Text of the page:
perl5224delta - what is new for perl v5.22.4
This document describes differences between the 5.22.3 release and the 5.22.4 release.
If you are upgrading from an earlier release such as 5.22.2, first read perl5223delta, which describes differences between 5.22.2 and 5.22.3.
The handling of (the removal of)
@INC in base has been improved. This resolves some problematic behaviour in the approach taken in Perl 5.22.3, which is probably best described in the following two threads on the Perl 5 Porters mailing list: http://www.nntp.perl.org/group/perl.perl5.porters/2016/08/msg238991.html, http://www.nntp.perl.org/group/perl.perl5.porters/2016/10/msg240297.html.
On Unix systems, Perl treats any relative paths in the PATH environment variable as tainted when starting a new process. Previously, it was allowing a backslash to escape a colon (unlike the OS), consequently allowing relative paths to be considered safe if the PATH was set to something like
/\:.. The check has been fixed to treat
. as tainted in that example.
base has been upgraded from version 2.22 to 2.22_01.
Module::CoreList has been upgraded from version 5.20170114_22 to 5.20170715_22.
Fixed a crash with
s///l where it thought it was dealing with UTF-8 when it wasn't. [perl #129038]
Perl 5.22.4 represents approximately 6 months of development since Perl 5.22.3 and contains approximately 2,200 lines of changes across 52 files from 16 authors.
Excluding auto-generated files, documentation and release tools, there were approximately 970 lines of changes to 18 .pm, .t, .c and .h files.
Perl continues to flourish into its third decade thanks to a vibrant community of users and developers. The following people are known to have contributed the improvements that became Perl 5.22.4:
Aaron Crane, Abigail, Aristotle Pagaltzis, Chris 'BinGOs' Williams, David Mitchell, Eric Herman, Father Chrysostomos, James E Keenan, Karl Williamson, Lukas Mai, Renee Baecker, Ricardo Signes, Sawyer X, Stevan Little, Steve Hay, Tony Cook.
The list above is almost certainly incomplete as it is automatically generated from version control history. In particular, it does not include the names of the (very much appreciated) contributors who reported issues to the Perl bug tracker.
Many of the changes included in this version originated in the CPAN modules included in Perl's core. We're grateful to the entire CPAN community for helping Perl to flourish.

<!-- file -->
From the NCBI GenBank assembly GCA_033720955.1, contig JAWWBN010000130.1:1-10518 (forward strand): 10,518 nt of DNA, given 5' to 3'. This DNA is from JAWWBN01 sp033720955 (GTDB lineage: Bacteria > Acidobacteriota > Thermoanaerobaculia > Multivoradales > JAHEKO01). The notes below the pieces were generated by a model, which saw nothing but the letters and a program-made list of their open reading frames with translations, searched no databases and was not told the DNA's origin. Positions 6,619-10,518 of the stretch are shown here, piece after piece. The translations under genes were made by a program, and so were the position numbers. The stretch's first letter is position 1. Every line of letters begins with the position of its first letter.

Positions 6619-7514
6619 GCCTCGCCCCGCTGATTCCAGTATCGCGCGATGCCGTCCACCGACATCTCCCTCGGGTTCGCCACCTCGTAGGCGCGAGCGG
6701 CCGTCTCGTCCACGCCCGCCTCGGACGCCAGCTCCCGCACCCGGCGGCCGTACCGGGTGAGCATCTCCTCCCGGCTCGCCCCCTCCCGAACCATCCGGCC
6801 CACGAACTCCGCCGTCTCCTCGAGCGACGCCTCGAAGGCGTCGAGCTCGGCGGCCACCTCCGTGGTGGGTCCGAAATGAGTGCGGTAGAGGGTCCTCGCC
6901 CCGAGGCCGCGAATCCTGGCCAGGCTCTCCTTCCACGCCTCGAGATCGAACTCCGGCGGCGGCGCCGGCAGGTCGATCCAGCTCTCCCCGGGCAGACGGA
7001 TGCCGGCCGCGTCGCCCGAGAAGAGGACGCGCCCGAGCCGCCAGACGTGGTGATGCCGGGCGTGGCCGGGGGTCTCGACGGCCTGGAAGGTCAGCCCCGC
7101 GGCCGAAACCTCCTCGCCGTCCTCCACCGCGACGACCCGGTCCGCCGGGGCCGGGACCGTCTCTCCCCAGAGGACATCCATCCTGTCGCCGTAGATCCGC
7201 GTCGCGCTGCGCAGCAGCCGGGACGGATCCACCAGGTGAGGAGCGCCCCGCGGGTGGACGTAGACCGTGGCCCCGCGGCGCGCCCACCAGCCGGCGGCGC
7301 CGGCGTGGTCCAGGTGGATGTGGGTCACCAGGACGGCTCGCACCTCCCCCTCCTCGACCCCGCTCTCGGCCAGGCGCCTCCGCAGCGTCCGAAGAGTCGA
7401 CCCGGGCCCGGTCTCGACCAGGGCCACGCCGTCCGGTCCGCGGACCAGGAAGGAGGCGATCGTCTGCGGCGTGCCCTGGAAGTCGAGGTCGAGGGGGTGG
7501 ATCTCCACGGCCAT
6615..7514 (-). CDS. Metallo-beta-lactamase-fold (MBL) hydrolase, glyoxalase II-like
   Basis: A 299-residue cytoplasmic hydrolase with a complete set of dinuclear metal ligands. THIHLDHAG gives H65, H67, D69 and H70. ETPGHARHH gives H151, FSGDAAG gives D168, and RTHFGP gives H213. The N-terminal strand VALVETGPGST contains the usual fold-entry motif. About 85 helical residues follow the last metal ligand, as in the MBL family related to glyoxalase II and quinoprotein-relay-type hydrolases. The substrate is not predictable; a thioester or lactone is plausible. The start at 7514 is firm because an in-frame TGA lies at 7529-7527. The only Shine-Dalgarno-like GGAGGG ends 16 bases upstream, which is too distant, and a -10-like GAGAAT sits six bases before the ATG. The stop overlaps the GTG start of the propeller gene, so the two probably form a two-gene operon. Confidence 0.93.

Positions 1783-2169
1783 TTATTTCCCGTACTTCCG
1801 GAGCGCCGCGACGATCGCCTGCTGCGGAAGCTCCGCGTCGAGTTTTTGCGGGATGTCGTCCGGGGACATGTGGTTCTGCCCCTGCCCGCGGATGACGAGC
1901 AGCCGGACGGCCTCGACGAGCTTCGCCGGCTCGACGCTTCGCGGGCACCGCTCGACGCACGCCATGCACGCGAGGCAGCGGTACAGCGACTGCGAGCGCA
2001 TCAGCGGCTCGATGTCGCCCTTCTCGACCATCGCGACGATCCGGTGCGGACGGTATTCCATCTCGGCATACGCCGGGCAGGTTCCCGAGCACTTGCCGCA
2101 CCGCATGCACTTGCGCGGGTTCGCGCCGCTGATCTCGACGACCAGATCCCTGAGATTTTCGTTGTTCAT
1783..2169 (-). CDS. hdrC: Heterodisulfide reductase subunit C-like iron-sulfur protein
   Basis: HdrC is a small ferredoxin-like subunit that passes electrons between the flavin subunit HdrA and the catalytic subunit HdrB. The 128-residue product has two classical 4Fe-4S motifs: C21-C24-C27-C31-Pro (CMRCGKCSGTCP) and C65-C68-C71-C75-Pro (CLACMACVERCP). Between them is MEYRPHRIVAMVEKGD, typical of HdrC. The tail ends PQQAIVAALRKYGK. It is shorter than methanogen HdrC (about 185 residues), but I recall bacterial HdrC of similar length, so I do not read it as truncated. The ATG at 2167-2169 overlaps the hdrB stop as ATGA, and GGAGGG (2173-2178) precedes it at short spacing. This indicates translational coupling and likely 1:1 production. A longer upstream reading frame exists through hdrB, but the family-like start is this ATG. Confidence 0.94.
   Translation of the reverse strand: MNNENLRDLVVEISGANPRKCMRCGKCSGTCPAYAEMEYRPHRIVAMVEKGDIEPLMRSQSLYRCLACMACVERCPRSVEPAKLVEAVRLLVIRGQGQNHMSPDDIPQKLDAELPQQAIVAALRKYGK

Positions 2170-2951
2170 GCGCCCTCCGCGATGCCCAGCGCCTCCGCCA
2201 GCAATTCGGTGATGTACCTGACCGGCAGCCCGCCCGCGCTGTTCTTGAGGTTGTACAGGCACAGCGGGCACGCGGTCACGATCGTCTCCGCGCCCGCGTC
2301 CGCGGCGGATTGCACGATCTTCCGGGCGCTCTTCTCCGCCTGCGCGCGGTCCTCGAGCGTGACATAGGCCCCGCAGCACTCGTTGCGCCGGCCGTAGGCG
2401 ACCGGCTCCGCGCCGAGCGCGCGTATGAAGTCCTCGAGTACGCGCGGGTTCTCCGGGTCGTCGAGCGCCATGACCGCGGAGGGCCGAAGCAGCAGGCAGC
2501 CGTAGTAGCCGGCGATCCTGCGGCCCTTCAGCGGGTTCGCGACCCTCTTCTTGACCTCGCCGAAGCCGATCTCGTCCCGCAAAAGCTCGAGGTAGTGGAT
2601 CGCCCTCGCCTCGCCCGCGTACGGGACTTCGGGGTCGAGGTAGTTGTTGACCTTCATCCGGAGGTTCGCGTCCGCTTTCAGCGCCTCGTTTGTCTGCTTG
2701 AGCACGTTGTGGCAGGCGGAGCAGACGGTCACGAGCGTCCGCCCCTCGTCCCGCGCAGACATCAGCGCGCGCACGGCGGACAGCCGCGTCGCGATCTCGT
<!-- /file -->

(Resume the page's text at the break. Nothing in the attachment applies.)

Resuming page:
For a more complete list of all of Perl's historical contributors, please see the AUTHORS file in the Perl source distribution.
If you find what you think is a bug, you might check the articles recently posted to the comp.lang.perl.misc newsgroup and the perl bug database at https://rt.perl.org/ . There may also be information at http://www.perl.org/ , the Perl Home Page.
If you believe you have an unreported bug, please run the perlbug program included with your release. Be sure to trim your bug down to a tiny but sufficient test case. Your bug report, along with the output of
perl -V, will be sent off to email@example.com to be analysed by the Perl porting team.
If the bug you are reporting has security implications, which make it inappropriate to send to a publicly archived mailing list, then please send it to firstname.lastname@example.org. This points to a closed subscription unarchived mailing list, which includes all the core committers, who will be able to help assess the impact of issues, figure out a resolution, and help co-ordinate the release of patches to mitigate or fix the problem across all platforms on which Perl is supported. Please only use this address for security issues in the Perl core, not for modules independently distributed on CPAN.
The Changes file for an explanation of how to view exhaustive details on what changed.
The INSTALL file for how to build Perl.
The README file for general stuff.
The Artistic and Copying files for copyright information.